Tiaraoluwa Ogunleye: Making a difference despite challenge
Tiaraoluwa Ogunleye is a four-year-old girl. She is a Class 2 pupil, who wants to be a model and a lawyer in future. But there is an interesting side to Tiaraoluwa.
Although born with a limb challenge in her left arm, Tiaraoluwa has learned not to let this hinder her from doing anything.
“I started wearing my socks and shoes myself, when I was two years old,” she said. “I can ride a bicycle. I even won a cycling competition in school last summer. I can dress myself like doing my buttons and zip. The latest is my ability to tie a bow.”
Tiaraoluwa draws her daily inspiration from her “wonderful parents and brother, who constantly instill the ‘can do spirit’ in her.
“My parents don’t fail to remind me that I am not limited by my limb difference, and my brother is always there and ready to help and push me through difficult tasks, like when he taught me how to ride a bicycle,” she said. All this has added so much enthusiasm to her young life.
Tiaraoluwa also gets her excitement sometimes from the surprise on people’s faces, when they discover she has been able to overcome her seeming physical challenge, and has even turned it into something positive.
She said: “When people meet me for the first time, they tend to assume I won’t be able to do certain things with one hand. But I always prove them wrong, and let them realise that I may be different, but that doesn’t make me less.”
So, how did she arrive at this point? What is the secret behind her indomitable spirit?
“Whenever I’m facing a difficult challenge, I always put in more effort and keep on trying till I have it figured out,” she explained. “And like my parents always tell me, if anybody can do it, I can do it better. Even if nobody can do it, I can make it happen. That has always been my watchword.”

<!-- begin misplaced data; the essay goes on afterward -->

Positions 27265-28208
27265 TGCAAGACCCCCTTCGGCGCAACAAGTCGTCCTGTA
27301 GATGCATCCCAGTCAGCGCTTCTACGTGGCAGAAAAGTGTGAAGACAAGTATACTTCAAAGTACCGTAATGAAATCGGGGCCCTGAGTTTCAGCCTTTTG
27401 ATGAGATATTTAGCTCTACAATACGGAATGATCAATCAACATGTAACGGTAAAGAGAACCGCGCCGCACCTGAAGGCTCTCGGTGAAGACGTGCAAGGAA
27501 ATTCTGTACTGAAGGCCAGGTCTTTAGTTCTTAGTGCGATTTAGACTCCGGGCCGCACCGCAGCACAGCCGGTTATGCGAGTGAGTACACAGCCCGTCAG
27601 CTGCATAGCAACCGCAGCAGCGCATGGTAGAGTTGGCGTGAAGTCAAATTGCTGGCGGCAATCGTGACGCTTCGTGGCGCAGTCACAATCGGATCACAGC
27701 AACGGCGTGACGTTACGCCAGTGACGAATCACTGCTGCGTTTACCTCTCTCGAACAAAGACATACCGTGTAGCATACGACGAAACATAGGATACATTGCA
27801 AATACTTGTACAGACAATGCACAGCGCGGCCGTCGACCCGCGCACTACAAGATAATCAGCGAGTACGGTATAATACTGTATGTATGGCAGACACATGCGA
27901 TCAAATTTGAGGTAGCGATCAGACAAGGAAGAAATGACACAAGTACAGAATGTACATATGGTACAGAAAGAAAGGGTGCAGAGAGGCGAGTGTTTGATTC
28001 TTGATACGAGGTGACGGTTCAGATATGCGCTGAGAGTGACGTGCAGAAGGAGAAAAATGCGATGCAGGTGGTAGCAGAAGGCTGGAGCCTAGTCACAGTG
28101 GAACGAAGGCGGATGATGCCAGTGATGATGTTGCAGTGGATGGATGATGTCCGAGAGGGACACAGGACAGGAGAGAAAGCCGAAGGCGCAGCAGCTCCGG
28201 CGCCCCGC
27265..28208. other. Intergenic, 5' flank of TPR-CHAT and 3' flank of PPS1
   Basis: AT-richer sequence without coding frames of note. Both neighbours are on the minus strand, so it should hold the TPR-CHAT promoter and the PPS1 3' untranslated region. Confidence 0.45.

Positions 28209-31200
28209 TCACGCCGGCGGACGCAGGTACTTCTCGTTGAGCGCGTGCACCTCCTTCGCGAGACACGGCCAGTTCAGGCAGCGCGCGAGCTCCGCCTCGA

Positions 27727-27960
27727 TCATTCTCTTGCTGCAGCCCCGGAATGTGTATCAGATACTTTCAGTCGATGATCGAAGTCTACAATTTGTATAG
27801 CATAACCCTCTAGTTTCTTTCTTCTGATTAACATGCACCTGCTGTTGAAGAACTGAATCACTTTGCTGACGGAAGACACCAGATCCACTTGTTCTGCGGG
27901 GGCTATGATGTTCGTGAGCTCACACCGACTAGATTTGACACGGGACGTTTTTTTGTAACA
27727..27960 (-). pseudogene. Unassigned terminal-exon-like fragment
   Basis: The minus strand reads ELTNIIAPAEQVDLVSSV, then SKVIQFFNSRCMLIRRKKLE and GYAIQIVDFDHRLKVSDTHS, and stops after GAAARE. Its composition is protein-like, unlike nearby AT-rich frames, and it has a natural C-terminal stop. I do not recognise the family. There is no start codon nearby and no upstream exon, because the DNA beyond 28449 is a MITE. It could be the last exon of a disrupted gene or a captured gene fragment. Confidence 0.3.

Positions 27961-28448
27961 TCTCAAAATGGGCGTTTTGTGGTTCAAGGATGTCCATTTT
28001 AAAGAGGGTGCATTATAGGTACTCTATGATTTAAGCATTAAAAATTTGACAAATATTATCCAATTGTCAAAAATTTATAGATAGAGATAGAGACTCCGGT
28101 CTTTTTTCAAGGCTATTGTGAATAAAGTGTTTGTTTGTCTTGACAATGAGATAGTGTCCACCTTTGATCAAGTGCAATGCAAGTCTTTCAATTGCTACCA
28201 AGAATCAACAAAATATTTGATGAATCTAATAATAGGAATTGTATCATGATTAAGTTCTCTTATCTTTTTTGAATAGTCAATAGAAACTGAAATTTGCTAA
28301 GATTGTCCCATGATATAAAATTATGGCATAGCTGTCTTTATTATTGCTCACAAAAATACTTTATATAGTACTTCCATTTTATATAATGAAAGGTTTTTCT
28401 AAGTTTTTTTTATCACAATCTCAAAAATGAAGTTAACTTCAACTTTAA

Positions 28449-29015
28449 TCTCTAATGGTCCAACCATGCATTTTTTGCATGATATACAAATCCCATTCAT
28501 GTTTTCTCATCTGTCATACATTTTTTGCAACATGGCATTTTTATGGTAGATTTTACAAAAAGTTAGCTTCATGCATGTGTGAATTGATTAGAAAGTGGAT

To encourage those with the same predicament, Tiaraoluwa has embarked on motivational and inspirational mission.
She said: “I try as much as possible to create awareness about limb difference. So, I share my daily activities on social media to preach inclusion, as I would like to see myself and other people with physical challenges being represented in all the industries, including the fashion industry. Seeing a disabled child used as a model for a clothing brand is not what we get to see in this part of the world, yet we also wear these clothes. I also try to encourage other people with disabilities by letting them know that their disability doesn’t and shouldn’t define them.”
She advises other kids to not let their challenges hinder them from going for their dreams.
“I want them to know there’s no limitation to what you can achieve in life. The only thing stopping you is you. Also, just because a crayon is broken doesn’t stop it from painting the most beautiful picture,” she said.
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